Moran admits to suffering a decade of frustration
If anyone represents the public face of Mayo's struggles with form and consistency over the past decade, it is Barry Moran.
The Castlebar Mitchells man has been part of the panel since 2006 and has been present for the last three All-Ireland finals. They reached the final in his first year, the year that David Brady referred to "going in looking for survivors" in their final hammering by Kerry, and Moran was sent on and taken off in the same game; the ultimate personal humiliation.
However, after spending the last number of years trying to crowbar an appearance for himself in midfield, with a queue featuring the O'Shea brothers, Tom Parsons and himself, he was seen from a totally different perspective in the All-Ireland quarter-final win over Donegal. Moran was a man reinvented in a sweeper role.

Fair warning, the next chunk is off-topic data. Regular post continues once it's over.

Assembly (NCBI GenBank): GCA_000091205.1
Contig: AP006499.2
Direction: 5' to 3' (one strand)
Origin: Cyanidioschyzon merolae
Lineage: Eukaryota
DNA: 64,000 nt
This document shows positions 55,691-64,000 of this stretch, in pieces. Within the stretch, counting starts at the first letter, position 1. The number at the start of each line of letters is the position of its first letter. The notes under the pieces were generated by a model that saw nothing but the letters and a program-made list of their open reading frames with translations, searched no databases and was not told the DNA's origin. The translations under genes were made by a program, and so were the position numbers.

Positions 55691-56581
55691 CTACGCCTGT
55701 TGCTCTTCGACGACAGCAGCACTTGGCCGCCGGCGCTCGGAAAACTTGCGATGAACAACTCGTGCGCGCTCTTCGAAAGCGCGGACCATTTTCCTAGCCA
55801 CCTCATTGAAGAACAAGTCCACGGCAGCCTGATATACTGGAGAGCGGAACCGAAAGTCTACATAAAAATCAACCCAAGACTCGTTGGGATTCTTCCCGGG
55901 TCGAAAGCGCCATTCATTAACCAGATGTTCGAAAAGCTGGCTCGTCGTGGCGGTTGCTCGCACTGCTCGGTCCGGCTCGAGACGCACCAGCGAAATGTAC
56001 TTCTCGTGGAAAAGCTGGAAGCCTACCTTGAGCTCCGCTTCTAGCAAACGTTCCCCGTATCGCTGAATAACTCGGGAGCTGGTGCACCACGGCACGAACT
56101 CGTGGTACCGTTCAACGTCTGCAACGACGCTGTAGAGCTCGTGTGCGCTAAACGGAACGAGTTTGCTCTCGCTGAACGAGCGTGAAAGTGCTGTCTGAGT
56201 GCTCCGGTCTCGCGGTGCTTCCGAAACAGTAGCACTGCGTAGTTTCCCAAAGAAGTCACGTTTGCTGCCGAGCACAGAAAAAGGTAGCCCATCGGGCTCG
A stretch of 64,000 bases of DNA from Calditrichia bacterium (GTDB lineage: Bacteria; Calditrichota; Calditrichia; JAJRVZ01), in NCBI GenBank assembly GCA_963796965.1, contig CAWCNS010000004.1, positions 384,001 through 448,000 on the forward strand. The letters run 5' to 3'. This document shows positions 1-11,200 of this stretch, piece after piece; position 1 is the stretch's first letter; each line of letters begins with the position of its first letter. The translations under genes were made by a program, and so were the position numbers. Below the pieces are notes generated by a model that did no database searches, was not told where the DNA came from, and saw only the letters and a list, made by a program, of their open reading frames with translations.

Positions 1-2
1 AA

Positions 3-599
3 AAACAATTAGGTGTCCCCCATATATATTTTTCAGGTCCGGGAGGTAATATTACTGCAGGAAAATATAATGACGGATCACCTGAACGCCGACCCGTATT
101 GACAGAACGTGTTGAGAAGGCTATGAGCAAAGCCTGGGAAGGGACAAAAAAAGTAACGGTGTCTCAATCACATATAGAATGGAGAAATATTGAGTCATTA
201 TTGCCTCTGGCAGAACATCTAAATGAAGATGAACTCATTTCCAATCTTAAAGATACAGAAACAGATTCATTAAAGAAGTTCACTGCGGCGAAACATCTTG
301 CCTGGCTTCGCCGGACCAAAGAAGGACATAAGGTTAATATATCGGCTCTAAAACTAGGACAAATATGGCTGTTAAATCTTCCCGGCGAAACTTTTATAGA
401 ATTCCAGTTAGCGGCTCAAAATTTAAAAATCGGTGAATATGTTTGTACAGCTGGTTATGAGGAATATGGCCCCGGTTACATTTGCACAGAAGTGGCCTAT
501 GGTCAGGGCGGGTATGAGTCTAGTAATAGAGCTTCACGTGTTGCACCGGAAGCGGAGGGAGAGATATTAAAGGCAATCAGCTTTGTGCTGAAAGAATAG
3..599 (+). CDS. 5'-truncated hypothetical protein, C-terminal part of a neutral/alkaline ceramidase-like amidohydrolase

Mayo weren't going to be caught by Michael Murphy on the edge of the square like they were in the 2012 final, so they left Ger Cafferkey to mark the Glenswilly man, with the 6' 5" Moran sweeping in front. It worked a treat as Mayo won by eight points.
Yet Moran reveals it was more of a gamble and experiment than anyone might have guessed.
"We'd had a number of different lads in a number of different positions, and a few other lads in there as well, and in the end they went with me," he reveals.
"I suppose it's one ticked off the page - it's the first time I've ever been in there anyway! But we got through it in the end, thankfully."
In this Sunday's All-Ireland semi-final, he will have a different role, given that Dublin don't feature a big target man in the traditional sense.
While he admits that he might make way for another strategy, he doesn't shy away from a decade as an inter-county player without cementing a place on the team.
"It's frustrating.But all you can do is work hard and keep going and, when you got your opportunity, try to take it," he said.